With reference to FIGS. 6 and 7, the diagnostic control can be broken down into two parts: the source circuit 20, FIG. 6 and the receiver circuit 22, FIG. 7. There is a dynamic two-way communication between the two modules. The source circuit provides an interface to the end customer and the receiver control is the main system board.

The source circuit has four terminals connected to it. The R-C terminals are the low voltage 24 VAC power supply terminals and ALARM_OUTPUT and FILTER_LED are connected to the receiver board. The 24 VAC is rectified through four diodes, CR1, CR2, CR3, CR4, to create a full-bridge rectification. The full-bridge rectification with a 24 VAC input creates a DC voltage power supply that drives the piezo-ceramic buzzer BZ1. A 2.0 K Ohm resistance R3′ is a current limiting device to ensure the correct load across the buzzer. The DC voltage power supply also supplies power to a red diode LED1′ which is also current limited by a 10 K Ohm resistance R1′. Because the source circuit is an interface to the end customer, a switch SW1 is provided to disable the buzzer. The low or ground side of the buzzer has a connection point ALARM_OUTPUT to the receiver board. Whenever the buzzer and LED1′ are to be enabled, the receiver module switches these outputs on through the “ALARM_OUTPUT” line. Thus, the outputs of the receiver circuit at QC1, “ALARM_OUTPUT”, and QC2, “FILTER_LED”, to be discussed, are connected to the source circuit. These outputs are respectively driven by Q3 at pin 12 and Q1 at pin 13 of microcontroller U1.

The receiver control 22 is supplied with 24 VDC through diode, D6. A +5 VDC provided to U1 is sustained through the 5 V power supply circuit of zener diode Z3, capacitor C5, resistor R27 and capacitor C6. The negative half-wave, C, is read as ON and OFF into pin 14 of microcontroller U1 by zener diode Z4, resistors R22 and R23 every 16.7 ms or 60 cycles per second. This interrupt is used to calibrate all timings and read all other inputs. The +5VDC power supply also provides power to read the external sensors, SUPPLY SENSOR QC4, QC5 and RETURN SENSOR QC6, QC3, through resistors R29 and R14, pin 1 of microcontroller U1, and through resistors R17 and R13, pin 2 of microcontroller U1, respectively. When the temperature of these sensors change, the resistance changes causing the voltage to change at these pins. The voltage change is an input to U1 for the built-in analog-to-digital converter.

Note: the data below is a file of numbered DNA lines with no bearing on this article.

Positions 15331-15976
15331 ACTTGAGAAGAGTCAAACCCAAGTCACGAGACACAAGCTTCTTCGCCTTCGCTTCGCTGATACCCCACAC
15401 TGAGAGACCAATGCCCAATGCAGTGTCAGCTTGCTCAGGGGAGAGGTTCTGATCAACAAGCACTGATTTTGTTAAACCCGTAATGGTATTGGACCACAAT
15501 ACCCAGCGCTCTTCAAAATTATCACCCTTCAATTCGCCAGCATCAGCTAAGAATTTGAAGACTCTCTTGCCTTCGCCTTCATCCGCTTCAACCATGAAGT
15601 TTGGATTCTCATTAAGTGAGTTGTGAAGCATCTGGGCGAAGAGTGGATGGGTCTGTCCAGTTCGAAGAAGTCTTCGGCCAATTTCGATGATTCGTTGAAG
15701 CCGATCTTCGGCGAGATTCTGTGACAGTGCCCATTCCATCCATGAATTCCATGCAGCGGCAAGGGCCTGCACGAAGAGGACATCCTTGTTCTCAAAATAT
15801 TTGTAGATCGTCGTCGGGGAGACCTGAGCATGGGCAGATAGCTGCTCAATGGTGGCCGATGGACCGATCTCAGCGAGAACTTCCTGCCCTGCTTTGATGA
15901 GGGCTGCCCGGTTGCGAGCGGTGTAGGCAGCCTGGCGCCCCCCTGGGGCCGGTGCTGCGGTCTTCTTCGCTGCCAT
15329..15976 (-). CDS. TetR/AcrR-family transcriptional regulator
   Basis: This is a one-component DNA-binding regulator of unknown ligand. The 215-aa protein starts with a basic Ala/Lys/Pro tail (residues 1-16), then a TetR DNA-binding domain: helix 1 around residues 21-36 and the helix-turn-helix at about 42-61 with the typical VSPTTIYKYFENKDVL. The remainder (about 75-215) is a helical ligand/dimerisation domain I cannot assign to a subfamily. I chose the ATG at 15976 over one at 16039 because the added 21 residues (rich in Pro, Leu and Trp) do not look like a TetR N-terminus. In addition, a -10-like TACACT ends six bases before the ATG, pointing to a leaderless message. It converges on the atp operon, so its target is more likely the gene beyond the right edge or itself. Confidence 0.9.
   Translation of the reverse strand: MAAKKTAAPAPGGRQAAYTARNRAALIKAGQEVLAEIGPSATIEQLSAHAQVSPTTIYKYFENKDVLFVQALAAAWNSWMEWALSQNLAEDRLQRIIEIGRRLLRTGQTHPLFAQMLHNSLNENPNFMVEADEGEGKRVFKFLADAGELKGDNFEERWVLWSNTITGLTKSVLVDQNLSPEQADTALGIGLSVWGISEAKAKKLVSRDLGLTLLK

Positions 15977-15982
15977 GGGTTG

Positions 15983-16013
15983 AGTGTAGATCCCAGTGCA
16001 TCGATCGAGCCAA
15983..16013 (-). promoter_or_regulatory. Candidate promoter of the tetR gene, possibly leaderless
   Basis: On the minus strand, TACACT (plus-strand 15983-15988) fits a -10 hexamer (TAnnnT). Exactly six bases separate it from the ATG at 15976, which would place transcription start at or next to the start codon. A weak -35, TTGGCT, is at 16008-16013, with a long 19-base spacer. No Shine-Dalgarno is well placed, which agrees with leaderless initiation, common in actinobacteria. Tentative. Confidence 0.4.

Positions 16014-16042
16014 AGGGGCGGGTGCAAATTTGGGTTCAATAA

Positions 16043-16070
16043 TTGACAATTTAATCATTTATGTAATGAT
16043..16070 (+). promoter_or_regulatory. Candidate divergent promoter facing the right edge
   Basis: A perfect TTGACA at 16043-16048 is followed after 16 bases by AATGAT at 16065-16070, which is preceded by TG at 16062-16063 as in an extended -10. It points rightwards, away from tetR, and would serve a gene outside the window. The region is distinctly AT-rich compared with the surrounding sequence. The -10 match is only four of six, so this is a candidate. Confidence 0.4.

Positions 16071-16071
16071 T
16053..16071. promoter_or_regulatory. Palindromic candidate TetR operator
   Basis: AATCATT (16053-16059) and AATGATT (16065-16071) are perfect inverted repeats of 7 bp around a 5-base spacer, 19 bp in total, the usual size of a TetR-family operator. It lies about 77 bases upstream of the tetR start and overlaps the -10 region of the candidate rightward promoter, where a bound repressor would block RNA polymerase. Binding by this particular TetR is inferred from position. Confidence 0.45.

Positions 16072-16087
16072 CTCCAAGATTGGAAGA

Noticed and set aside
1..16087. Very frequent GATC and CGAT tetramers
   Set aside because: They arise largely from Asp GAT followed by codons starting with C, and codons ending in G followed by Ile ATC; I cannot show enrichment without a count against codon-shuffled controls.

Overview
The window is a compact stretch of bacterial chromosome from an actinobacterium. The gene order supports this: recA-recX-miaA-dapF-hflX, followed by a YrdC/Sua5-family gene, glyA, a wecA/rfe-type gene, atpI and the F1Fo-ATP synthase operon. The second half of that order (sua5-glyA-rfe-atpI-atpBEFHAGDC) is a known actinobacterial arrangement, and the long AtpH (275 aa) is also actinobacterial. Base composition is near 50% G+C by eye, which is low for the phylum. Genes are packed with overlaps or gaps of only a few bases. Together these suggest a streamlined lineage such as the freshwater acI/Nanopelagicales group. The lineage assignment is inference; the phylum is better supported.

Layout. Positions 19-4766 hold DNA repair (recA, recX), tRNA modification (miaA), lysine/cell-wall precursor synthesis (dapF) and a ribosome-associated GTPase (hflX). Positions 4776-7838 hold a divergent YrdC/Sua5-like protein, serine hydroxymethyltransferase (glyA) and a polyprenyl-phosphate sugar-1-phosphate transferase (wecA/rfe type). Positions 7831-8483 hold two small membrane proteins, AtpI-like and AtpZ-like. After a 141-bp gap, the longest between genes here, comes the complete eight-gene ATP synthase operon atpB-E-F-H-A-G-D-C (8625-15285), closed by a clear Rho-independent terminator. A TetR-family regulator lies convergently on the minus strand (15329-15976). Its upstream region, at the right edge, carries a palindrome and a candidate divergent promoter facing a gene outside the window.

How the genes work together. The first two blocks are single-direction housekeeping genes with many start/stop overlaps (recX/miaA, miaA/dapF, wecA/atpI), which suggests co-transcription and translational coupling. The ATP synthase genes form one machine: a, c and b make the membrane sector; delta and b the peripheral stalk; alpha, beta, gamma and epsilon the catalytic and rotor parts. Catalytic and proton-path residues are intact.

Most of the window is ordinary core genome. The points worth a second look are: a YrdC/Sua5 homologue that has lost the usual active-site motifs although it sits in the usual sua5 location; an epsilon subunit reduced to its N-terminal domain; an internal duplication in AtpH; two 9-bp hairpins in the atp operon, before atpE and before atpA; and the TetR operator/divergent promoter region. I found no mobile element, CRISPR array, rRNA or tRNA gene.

The other inputs read into microcontroller U1 come from the wall thermostat. These inputs are “O” at pin 9, “Y” at pin 11, and “W1” at pin 10 of microcontroller U1.

The diode logic of diodes CR1 and CR2 provides phasing communication between the source and receiver boards. The “FILTER_LED” line is utilized to read either one or both phases of the alternating current, AC, waveform. The receiver circuit determines whether the switch, SW2, is being closed because switch closing sends the positive phase, R, to the control. The 2.0 K Ohm resistance, R2′, is a current limiting device for the yellow diode, LED2′, labeled as “FILTER_LED”. The 10 K Ohm resistance, R4′, provides a voltage divider to ensure the correct voltage across LED2.

The “FILTER_LED” connection point from the source to the receiver control is also used as an input. The U1 microcontroller at pin 13 uses this line to turn on light emitting diode LED2′ but also, the phasing communications allows this same connection point to be an input. The switch SW2 is read into pin 8 of microcontroller U1. The 300 K Ohm, resistance R3, and 100 K Ohm, resistance R19, provide the voltage divider input to microcontroller U1. The software algorithm in the microcontroller allows these dual capabilities.

With respect to FIGS. 8 and 9, the main routine of the system's algorithm starts at 100 and initializes the analog/digital multiplexer and serial port interface (SI10PV) at 102. After initialization, the system checks the integrity of the two sensors. If either sensor has failed, open or shorted, the receiver circuit toggles the FILTER_LED at 104, half second ON, half second OFF. This provides a user interface to ensure that sensors are operating correctly. Microcontroller U1, at step 106, sends out 25 bytes of data on pin 5 (serial data out) and pin 7 (serial clock output).

Decision step 108 determines whether a half second flag has been generated and, if not, the routine cycles through step 108 until the flag is set. Once this occurs, decision step 110 determines if the system is in the manufacturing mode and, if so, the receiver control runs a speed-up automated manufacturing test code at step 112, then going to step 114 “GOTORAT” to calculate the ratio. If the system is not in the manufacturing mode, step 116 detects whether there is a “Y” or a “W” input signal from the wall thermostat. If either of these inputs is ON, then a 20 day timer is incremented and decision step 118 determines whether the 20 day timer has expired. Going back to decision step 116, if the “Y” or the “W” is not ON and an alarm condition exists, step 120, then the output driver is prepared for the “ALARM” at step 124, and the routine goes to step 130 (steps 122, 126) which checks to see if “W” is on. When the 20 day timer has expired at step 118 then, at step 128, the “FILTER_LED” on pin 13 of microcontroller U1 is enabled and the routine goes back to decision step 120. With a negative response at decision step 118, the routine goes to decision step 130. At step 130 (CHK_W) a “W” input ON will clear any alarm conditions and all timers at step 132 before going to “GOTORAT”, step 114. If the decision at step 130 is negative then decision step 134 determines whether the “Y” signal is ON and if so a 7 minute timer begins and upon expiration at step 136, decision step 138 determines whether the “O” signal is ON. If the “Y” signal is not ON at step 134 then the alarm and timers are cleared at step 140 with the routine going to “GOTORAT”, step 114. If the 7 minute timer has not expired in decision step 136, the routine goes to “GOTORAT” at step 114.